If the debt was an individual debt, so only in the name of the person who has died then this must be paid off by their estate, and not by a surviving spouse, civil partner or relative (unless they provided a personal guarantee). If there isn’t enough money in the estate then the debts will be written off.
If the debt is a joint debt, so is in the name of two or more people (including the person who has passed away) then usually the outstanding debt will pass to the surviving people. So for example, if you had a loan in both of your names of the person who has died, the responsibility to pay it will pass to you.
Things get a little more complicated if the debt was a secured debt, (a debt that uses physical assets, such as property, as collateral), as how the assets are owned will change who is responsible for paying the debt. Generally, if the asset was owned solely in the name of the person who has died, its value will be added to the estate and will need to be used to pay back the debt. If the asset was jointly owned by two or more people then it’s value won’t usually be added to the value of the estate.
If the secured debt was secured against a property, how the property was owned will make a difference to if the property’s value will be added to the estate to pay back debts or not. Usually joint property ownership will be arranged as either tenants in common or joint tenants, each of which changes how a debt should be paid:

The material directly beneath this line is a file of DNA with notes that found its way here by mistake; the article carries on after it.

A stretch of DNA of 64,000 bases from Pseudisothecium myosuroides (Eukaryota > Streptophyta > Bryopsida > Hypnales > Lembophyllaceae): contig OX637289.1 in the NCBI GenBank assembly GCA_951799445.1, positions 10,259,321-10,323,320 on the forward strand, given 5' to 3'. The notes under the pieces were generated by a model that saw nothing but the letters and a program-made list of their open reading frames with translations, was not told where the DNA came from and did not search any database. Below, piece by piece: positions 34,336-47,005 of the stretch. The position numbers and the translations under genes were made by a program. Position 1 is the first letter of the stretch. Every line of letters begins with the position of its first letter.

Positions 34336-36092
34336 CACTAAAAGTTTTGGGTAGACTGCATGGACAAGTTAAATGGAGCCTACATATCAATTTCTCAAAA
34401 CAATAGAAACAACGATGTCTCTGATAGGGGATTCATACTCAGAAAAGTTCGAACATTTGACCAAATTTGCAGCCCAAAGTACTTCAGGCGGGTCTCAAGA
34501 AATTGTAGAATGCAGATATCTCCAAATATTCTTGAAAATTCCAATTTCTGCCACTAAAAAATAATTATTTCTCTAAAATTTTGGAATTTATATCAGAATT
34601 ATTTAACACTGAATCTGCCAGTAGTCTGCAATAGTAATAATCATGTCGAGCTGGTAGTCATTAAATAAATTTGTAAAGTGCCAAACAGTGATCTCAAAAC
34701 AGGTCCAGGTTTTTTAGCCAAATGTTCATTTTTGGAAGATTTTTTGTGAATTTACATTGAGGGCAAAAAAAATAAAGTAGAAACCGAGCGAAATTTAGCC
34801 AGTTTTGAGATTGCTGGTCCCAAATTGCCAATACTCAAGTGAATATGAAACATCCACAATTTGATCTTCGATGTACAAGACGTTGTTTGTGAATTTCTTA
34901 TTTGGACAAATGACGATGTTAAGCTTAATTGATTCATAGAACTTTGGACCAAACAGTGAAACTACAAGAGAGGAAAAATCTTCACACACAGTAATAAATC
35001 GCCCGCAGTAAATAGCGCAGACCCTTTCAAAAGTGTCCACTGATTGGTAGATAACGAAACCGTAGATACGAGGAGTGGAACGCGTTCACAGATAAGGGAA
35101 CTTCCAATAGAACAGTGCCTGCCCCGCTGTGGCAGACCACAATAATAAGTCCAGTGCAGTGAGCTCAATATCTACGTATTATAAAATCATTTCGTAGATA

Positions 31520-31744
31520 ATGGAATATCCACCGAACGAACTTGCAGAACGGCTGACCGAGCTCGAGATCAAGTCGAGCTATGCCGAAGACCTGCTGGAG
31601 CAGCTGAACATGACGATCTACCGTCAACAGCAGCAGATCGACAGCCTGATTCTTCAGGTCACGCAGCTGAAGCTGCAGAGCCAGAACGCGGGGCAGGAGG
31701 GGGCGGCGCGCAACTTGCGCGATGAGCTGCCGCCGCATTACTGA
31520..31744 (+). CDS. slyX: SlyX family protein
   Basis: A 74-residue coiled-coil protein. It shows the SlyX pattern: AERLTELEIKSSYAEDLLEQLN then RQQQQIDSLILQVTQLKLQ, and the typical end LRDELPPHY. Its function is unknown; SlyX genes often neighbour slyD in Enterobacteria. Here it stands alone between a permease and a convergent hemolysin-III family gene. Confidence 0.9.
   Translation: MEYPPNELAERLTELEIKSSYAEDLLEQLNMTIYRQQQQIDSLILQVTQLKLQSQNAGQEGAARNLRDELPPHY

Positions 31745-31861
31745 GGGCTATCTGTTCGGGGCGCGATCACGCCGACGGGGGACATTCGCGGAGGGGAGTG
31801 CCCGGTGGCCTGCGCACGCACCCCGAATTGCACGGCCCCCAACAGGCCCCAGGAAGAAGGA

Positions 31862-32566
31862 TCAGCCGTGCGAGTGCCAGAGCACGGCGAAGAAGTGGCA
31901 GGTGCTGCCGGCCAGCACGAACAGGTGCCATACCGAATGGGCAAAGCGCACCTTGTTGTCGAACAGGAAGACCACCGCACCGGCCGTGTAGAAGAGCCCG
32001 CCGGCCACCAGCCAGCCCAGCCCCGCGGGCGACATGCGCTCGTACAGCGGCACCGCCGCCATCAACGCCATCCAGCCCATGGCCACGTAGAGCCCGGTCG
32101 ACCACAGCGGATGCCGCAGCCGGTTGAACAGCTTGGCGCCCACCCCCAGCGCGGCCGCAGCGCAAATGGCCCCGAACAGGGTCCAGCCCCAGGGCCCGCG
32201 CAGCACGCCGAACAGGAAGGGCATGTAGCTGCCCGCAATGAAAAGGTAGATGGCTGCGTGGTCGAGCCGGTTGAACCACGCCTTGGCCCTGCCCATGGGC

Tenants in common: When you bought the property together you will have outlined the specific share of the property that each of you own. This will mean that the share of the property of the person who has died will be taken into account when paying back debts.
Joint tenants: If you were joint tenants, you and the person who has died both own 100% of the property, and if either person dies, the ownership automatically passes the the surviving tenant. This means that the value of the property won’t be taken into account when paying back debts.
Unsecured debts are a lower priority debt than secured debts, so if the estate runs out of money on more important debts, then the creditor can’t claim this money from you.